Polk center

Pa. Dept. of Human Services | Contributed The Polk Center in Polk, Venango County, is a state-run intermediate care facility for people with intellectual disabilities. It was established in 1897.

HARRISBURG – Lawmakers warned on Tuesday that, if the state doesn’t take steps to begin making fuller use of its four large centers to care for those with developmental disabilities, the facilities will eventually hit a “death spiral” where the cost to operate them becomes too burdensome to continue.

There are about 700 residents in the four state centers for the care of people with mental disabilities in Ebensburg; White Haven in Luzerne County; Selinsgrove in Snyder County; and Polk in Venango County.

The facilities employ a total of more than 2,600 workers.

Advocates and relatives of people receiving care in those facilities said that, as the state has leaned more on group homes and other community-based settings for those with mental disabilities, no new residents have moved into the state centers in years.

As a result, there are hundreds of beds available that the state could use to provide care for people who need it, said state Rep. Gene DiGirolamo, R-Bucks, the chairman of the House Human Services Committee, who convened a hearing on the issue Tuesday morning.

DiGirolamo said that the decision about where and how people with disabilities should receive care should be made by relatives of the individual, “not by someone sitting in an office in Harrisburg or someplace else.”

But critics of the state centers say that there is no place for them at all and that the state should move to close them.

Last year, the state closed the Hamburg State Center, a facility in Berks County.

“That was very successful. There are people who are now thriving in the community. Some have jobs,” said Sherri Landis, executive director of The Arc of Pennsylvania. “That was done correctly. We feel like the same course of action should be taken with the other state centers.”

DiGirolamo said that his committee will be looking to get clearer explanations from the Department of Human Services about whether the facilities can be put to more use.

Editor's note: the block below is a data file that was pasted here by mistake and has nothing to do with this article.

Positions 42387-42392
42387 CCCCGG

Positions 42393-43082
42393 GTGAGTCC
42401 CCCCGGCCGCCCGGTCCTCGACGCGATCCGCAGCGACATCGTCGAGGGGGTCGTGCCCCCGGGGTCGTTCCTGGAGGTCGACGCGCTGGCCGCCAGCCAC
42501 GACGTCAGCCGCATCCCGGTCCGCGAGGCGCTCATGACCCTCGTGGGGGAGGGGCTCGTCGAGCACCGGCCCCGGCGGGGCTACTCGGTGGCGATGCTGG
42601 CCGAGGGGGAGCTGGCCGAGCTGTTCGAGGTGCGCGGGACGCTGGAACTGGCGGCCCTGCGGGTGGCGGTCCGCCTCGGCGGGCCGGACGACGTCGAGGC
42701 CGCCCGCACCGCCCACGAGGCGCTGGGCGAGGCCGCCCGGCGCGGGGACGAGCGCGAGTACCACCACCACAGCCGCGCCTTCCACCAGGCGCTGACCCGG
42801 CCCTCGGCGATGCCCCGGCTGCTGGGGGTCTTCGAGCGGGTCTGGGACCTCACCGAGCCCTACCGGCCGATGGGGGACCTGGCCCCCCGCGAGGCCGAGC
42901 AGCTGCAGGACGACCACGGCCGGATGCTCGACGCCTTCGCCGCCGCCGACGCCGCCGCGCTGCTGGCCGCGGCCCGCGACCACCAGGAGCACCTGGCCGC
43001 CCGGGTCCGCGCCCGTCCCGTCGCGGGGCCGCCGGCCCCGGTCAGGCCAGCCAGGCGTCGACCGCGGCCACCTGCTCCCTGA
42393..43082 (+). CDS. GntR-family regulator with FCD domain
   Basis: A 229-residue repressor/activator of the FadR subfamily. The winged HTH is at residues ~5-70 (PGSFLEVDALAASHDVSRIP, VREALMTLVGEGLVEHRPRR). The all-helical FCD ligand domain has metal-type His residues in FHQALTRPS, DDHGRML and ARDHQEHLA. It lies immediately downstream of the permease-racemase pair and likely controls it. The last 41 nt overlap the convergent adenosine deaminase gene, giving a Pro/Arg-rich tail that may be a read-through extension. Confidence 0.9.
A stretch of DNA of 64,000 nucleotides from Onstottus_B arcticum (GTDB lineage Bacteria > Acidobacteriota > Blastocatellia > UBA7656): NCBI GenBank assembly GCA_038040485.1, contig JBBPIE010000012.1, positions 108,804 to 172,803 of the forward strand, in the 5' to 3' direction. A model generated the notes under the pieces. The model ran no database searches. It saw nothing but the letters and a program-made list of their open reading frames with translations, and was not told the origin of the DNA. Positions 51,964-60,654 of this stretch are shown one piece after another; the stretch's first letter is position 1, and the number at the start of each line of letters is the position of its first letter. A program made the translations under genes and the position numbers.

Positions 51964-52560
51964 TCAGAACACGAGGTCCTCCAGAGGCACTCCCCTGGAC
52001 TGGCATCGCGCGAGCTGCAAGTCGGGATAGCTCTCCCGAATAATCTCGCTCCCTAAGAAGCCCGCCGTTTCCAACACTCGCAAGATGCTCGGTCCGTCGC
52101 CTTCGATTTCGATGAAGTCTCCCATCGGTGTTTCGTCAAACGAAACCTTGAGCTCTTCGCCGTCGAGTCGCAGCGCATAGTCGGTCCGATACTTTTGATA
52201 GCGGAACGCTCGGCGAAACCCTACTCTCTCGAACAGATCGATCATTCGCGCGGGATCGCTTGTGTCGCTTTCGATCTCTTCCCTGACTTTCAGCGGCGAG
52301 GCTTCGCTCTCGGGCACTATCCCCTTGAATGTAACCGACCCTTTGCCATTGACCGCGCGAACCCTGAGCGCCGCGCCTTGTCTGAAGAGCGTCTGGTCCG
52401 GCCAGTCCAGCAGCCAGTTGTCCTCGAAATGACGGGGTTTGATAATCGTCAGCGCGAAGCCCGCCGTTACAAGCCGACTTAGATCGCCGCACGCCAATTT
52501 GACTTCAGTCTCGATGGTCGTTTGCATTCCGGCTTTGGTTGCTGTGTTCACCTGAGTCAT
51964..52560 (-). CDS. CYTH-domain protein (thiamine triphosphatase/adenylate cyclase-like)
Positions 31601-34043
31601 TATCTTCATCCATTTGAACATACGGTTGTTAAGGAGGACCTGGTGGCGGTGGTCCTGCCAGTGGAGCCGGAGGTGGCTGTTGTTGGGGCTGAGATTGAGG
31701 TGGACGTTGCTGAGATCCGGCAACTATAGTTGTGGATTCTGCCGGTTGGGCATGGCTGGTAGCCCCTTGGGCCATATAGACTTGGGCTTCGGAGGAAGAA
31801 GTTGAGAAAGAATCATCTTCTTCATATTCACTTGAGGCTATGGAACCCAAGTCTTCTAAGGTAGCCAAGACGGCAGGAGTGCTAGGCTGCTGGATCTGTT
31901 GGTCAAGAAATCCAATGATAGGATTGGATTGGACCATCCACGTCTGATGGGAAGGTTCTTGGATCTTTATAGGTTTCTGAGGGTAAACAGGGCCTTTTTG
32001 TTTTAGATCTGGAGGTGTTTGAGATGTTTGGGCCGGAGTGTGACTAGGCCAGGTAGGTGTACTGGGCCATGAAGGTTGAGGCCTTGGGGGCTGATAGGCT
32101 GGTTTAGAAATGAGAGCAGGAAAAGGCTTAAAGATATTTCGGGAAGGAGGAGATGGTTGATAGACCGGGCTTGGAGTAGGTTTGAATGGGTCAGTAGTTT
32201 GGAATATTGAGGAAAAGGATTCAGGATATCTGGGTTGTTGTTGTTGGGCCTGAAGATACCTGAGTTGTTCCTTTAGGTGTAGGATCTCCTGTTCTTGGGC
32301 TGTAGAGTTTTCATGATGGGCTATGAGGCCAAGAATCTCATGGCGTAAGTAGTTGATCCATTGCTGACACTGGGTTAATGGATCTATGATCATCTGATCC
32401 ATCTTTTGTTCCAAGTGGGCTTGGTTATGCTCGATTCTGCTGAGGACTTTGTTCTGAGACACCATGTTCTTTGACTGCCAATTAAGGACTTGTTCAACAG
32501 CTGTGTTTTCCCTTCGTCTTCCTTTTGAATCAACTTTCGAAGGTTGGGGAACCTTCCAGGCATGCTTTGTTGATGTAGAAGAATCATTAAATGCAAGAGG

Landis said that she hopes the Human Services committee holds another hearing to allow critics of the state centers to weigh in.

The facilities have repeatedly been targeted by critics who say they have outlived their usefulness. Disability Rights Network of Pennsylvania in 2009 sued to force the state to close the facilities. That lawsuit was eventually settled with the state agreeing to move anyone who didn’t want to be in a state center into another living arrangement.

In 2017, state Rep. Kerry Benninghoff, R-Centre, introduced legislation that would have closed the state centers. Benninghoff introduced his proposal after the state announced plans to close the Hamburg State Center.

“There is no doubt in my mind that the community-based system of supports is a superior alternative to institutional settings. So why is Pennsylvania only planning to close one of the five state centers?” Benninghoff questioned in a memo seeking support for closing for the other four centers.

His legislation died in committee. But it prompted supporters of the other four centers to gather more than 10,000 signatures on petitions expressing support for the facilities. That petition was presented to DiGirolamo on Tuesday.

He said that while the legislation calling for the closure of the other centers has not been reintroduced yet in 2019, the concerns of supporters of the facilities remain valid.

As no residents have been added, the population in the centers has dwindled. That creates a “self-fulfilling prophesy,” said state Rep. Mike Jones, R-York, who added that the facilities will eventually enter a “death spiral” where it becomes impossible to justify the cost to operate the facilities based on the economies of scale.

The lawmakers spoke after listening to two hours of testimony from relatives of people living in the facilities and other experts who said the centers provide a needed service.

In addition to the 731 people living in the four state centers, there are now 13,000 people with disabilities waiting for the state to provide funding for their care.

There are about 12,000 people with mental disabilities receiving care in group home settings in the state.

Susan Jennings, whose son lives in the White Haven state center, said that advocates who argue for closing the state centers compare them to outdated images of institutions were residents were “warehoused.”

The state centers now function much more like hospitals and provide a level of care that can’t be duplicated in group homes, she said.

The suggestion that everyone can receive appropriate care in a group home or other community-based setting “is a simple solution to a complex problem,” said Hugo Dwyer, executive director of Voice of Reason, a New York-based organization.

Dwyer said that the state allows senior citizens to live in nursing homes and many of them now provide specialized care units for people with Alzheimer’s disease.

“But not so for people with intellectual developmental disabilities. No, they must be in the least restrictive environment,” he said. “They must integrate with non-disabled people in the community because we have been told that’s what they want.”